The deposed Muslim Brothers have been making an opportunistic appeal to the most superficial elements of the democratic process: elections and elections alone. Their arguments eerily echo those of Mubarak’s regime before it toppled. “There are a million people in Tahrir Square against Mubarak, but there are 79 million at home who support the regime,” a deluded police officer told me just before Mubarak resigned. President Mohamed Morsi lost his mandate to rule because of the unforced errors he committed in office, which alienated almost every constituency in the country.
Equally opportunistic are the military and police, which perhaps out of different institutional imperatives, have piggybacked on the outraged masses of June 30. Sure, there is a distasteful faction that applauds military rule and which is comfortable with the return of a corrupt, abusive police force that has not faced a single consequence for decades of corruption, criminality, and oppression. But we can’t forget that the millions who signed the Tamarod petition and demonstrated on June 30 and July 2 were demanding Morsi’s ouster; they weren’t demanding a military coup, or a return to Mubarak’s system.
Now, we’ll never know what would have happened had the Muslim Brotherhood government been allowed to confront, dismiss, or negotiate with people power. We’ll never know what the Islamists would have done had they continued to push their agenda and fail politically. We’ll never know how Egyptian politicians and civilians would have responded to the latest showdown absent military intervention. In some ways, the coup has absolved the Brotherhood of some of its share of the blame.
The Islamist threat is real — and so are the dangers of military rule. The most dangerous blow comes from the absence of political evolution. Why is it natural for Islamists to threaten jihad and generalized violence in the face of a coup? Why is it natural for liberals to turn to an abusive, totalitarian, corrupt, and inept military for protection? Both are suicidal moves.
For all the fears of Islamist totalitarian rule, the Brotherhood could never control Egypt; in a year in power, it made scarcely any inroads within the military and police.
Incredibly, some Brotherhood supporters now claim they’re justified in resorting to violence since the system failed them, as if the millions of other Egyptians whose aspirations were stymied by the security state over the years should have been building bombs instead of movements.
Yet the nasty outcome — military coup and Islamist resistance — doesn’t erase the vast and thirsty popular current, which is sizable and real. Its core has been the reformists and revolutionaries, but at different junctures it found allies among Islamists, former regime supporters, and the mostly apathetic citizens known in Egypt as the “Sofa Party.” This popular current felled Mubarak. It pushed the military junta from power in 2012, long before it intended to pass authority to an elected civilian. And now it has ousted Morsi.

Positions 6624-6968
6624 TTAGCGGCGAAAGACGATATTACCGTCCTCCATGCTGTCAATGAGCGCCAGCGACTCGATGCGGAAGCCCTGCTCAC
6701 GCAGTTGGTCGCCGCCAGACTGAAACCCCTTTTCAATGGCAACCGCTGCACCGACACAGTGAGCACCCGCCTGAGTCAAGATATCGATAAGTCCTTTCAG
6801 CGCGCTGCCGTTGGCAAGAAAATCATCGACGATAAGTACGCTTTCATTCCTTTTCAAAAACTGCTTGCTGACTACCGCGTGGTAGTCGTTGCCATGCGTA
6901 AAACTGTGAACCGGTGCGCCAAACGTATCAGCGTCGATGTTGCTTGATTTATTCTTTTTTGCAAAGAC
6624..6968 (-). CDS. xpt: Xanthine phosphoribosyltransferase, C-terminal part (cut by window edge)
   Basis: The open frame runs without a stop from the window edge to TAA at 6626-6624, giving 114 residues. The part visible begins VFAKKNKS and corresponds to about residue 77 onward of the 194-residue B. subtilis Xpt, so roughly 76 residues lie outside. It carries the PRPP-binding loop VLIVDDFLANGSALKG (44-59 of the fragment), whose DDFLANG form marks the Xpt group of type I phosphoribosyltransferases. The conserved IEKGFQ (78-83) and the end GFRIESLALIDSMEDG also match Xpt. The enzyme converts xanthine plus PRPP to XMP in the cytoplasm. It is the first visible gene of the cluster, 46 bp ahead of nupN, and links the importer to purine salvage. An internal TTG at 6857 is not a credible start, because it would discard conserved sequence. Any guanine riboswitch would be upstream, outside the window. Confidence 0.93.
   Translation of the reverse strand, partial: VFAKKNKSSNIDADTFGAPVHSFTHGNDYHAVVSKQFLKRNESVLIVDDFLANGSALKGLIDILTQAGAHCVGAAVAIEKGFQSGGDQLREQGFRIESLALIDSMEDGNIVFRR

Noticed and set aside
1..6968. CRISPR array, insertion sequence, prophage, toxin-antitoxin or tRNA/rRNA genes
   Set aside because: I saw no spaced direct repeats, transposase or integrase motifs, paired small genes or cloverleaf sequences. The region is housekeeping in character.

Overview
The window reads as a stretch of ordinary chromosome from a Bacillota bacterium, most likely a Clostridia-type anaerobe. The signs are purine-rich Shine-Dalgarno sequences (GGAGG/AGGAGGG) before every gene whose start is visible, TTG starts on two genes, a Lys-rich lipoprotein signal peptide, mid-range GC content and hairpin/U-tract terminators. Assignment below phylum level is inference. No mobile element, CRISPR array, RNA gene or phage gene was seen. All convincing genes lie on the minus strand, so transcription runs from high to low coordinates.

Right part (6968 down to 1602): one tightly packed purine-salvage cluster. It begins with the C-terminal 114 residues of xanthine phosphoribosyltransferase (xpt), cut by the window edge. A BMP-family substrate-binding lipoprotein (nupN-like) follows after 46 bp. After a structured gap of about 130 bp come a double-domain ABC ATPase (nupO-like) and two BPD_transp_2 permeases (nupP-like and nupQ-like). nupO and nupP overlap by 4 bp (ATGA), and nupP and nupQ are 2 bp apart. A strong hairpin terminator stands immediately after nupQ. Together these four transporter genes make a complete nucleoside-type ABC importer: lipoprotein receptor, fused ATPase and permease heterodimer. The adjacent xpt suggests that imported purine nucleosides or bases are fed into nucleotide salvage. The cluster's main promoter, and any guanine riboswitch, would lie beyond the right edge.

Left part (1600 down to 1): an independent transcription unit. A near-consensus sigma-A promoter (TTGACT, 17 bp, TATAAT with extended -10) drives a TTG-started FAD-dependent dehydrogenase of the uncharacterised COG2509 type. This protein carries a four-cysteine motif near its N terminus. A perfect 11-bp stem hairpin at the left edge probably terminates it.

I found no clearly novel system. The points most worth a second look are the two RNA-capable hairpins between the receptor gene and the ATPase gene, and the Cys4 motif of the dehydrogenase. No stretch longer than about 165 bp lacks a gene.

It’s a critical problem that the revolutionary fervor has not found its expression in a coherent political movement that can agitate for a tangible system of checks and balances, rule of law, minority rights, economic reforms, and government policies. It is not yet, however, a fatal flaw, nor a weaknesses that justifies dismissing Egyptian people power.
Egypt can survive many more waves of revolt, election and coup, and it will, until the political order begins to reflect more of the will of the people. The latest roadmap repeats most of the mistakes of 2011 (for detailed explanations of how, readNathan Brown and Zaid Al-Ali). The Egyptian public has developed a profound intolerance for arbitrary authoritarian rule; for opaque, paranoid leaders; for governments that ignore the country’s collapsing economy and standard of living.
Revolutionaries might not represent the majority, but they are now a maturing, key constituency. They are unlikely to embrace fascism or fiats from anyone: not the military, not the Brotherhood, not the old political parties. That’s the underlying signal of Egypt’s latest revolt. Until Egypt’s power brokers recognize the core demands of the public and begin to address them, the public isn’t likely to go away.